We ended 2020 with a review of FLOVER’s newest record, light-heartedly mocking their blatant borrowing of HIM’s style and sound yet championing a fresh dose of alternative, romantic dark pop. It ended the year on a high note, and we hope to transition those wholesome good vibes into my first review of the new year. Let me introduce to you HERR NOX. The Canadian project made their debut with the album “Stargazer” in 2018, where they effectively blended electronic synth-wave with darker alternative rock elements, and it was a fine dose of melodic melancholy. Just before Christmas, they got in touch with me, asking me to check out their up-coming sophomore release “Where Shadows Fade” …scheduled to drop February 5th. With that said, let’s forgo the formalities and give this a listen, and get 2021 underway with a positive outlook!
We open up with a track called “Doomsday” …really? Guys, I was meant to be kicking off the year with something positive, something encouraging...but no, you’ve got to go and throw the end of the world in my face straight out of the starting blocks. Well done. The track is the first of a handful of collaborations with Norwegian musician Jorgen Munkeby, who’s worked with a plethora of established metal musicians so we’re seemingly in good hands...it’s got an initially hushed introduction; soothing, meandering keys and subtle pulsing electronic bass, and it allows for a cold, brooding opening, before we descend into a flurry of pretty generic off-kilter guitars and uninspired vocals. It went from atmospheric to anticlimactic a bit quickly if you ask me and lets you down following the minute and a half intro.
The title track follows up and it’s a full-blown case of the opposites. The jarring off-kilter percussion starts us off with some intense sax playing, and seemingly leads us into some progressive jazz, before transitioning into some more laid-back melodic rock, and the more subtle Goth aesthetics appear more prominently over the course of the track. As jarring as the intro was, this track works far more effectively, emoting better vocally and tonally resulting in a far smoother listen believe it or not...if you can ignore the saxophones like. It works for GHOST and ELECTRIC SIX but don’t push it y’know? Luckily, we’re then greeted to album highlight “Black Butterfly” featuring LINDSAY SCHOOLCRAFT and it’s a welcome dose of straightforward alt. Goth. Given the hard rock core sound with accompanying synths and tight solo, clean vocals and presentation, as weird as this may sound it’s like, a cross between TOOL and KILL HANNAH. Either way I’m not complaining, I like this.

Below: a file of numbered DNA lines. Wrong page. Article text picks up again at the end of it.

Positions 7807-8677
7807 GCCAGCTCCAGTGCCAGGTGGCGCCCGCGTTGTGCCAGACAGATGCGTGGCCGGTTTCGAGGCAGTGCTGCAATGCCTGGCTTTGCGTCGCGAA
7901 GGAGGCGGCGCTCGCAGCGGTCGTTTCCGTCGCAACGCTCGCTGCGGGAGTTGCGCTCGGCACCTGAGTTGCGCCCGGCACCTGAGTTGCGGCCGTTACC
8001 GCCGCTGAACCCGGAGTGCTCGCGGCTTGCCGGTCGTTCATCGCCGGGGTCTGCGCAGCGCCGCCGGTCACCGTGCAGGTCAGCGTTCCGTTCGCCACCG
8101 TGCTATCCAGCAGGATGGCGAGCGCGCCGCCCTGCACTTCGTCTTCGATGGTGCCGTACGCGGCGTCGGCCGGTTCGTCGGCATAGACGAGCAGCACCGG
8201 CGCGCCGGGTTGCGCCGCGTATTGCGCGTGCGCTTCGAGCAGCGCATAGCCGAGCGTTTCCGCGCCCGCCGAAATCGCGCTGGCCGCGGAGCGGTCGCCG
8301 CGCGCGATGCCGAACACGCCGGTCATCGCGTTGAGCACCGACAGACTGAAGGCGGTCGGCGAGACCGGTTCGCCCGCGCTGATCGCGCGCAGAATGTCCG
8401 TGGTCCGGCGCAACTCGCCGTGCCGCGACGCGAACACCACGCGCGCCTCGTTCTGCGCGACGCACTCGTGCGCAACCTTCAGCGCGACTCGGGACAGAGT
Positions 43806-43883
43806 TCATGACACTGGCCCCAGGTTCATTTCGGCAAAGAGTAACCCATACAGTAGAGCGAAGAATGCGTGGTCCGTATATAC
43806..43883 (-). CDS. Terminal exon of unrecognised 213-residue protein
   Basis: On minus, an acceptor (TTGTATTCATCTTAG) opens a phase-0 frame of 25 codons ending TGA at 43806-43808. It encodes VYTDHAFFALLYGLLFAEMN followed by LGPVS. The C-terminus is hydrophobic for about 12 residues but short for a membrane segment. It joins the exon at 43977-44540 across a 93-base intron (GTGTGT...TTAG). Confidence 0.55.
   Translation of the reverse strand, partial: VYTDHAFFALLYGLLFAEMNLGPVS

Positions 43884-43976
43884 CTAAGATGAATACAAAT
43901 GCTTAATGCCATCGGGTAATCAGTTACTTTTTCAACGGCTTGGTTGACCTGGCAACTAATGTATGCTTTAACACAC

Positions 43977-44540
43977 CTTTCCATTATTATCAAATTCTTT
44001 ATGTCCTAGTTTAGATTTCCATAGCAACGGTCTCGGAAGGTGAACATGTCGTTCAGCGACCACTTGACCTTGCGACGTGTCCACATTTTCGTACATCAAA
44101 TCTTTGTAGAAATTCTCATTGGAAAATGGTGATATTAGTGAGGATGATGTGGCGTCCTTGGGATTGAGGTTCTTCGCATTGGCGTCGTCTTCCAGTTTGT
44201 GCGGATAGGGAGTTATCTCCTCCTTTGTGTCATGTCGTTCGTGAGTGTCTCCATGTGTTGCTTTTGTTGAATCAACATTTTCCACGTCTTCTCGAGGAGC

Elsewhere tracks like “Kiss The Butchers Hand” highlight the blend of frosty electronica and progressive post-rock tendencies, as the track utilises both in a wonderfully climactic fashion. The semi-whispered male vocals mirror artists such as TIAMAT, reinforcing that Gothic vibe, and again it works well. “Heads Will Roll” sadly isn’t a cover of the YEAH YEAH YEAH’S but the synth-driven hard rock works well and in places it’s got elements of peak MARILYN MANSON, resulting in a bold, energetic listen. Sadly, whatever is left of the album fails to truly inspire.
Schoolcraft returns for “The Art Of Noise & Silence” and while atmospherically moody, the spoken word segments detract from the track, however brief. It’s got a subtle avant-garde approach, ever so slightly bridging classic goth with light prog for an ultimately slow, deep, anti-ballad. “Gotta Light” then incorporates more of that spoken word in its intro, alongside more of that softcore porn sax and ultimately becomes an instrumental. The sax here does work better than previously mentioned, but in regards to the tracks title, this is like going to the smoking area of the club, pulling out an overpriced non-branded Marlboro, and, have you got a light? No. You loser. You look around, everyone is busy, chatting with friends, so you just stand there, with an unlit cigarette, you contemplate asking for a light, but your self-esteem is through the floor, and so you don’t ask, you hope someone notices and offers you flame, but they don’t, so you stand there awkwardly, craving, until you just go back inside unfulfilled, and feeling as sad as these saxophones sound. Was that bleak? Good, because that sums up this instrumental.
Overall, artistically, Herr Nox have taken the darkest aspects of their debut and expanded upon them, ramping up the Gothic elements, allowing the synths and guitars to flow like black velvet. It’s neither an improvement or a disappointment, they’ve merely altered their course creatively and there’s plenty of promise here to be fair. This black butterfly just needs to emerge from its Canadian cocoon, as I’m sure it has plenty of dark beauty to share with the world, just give it time.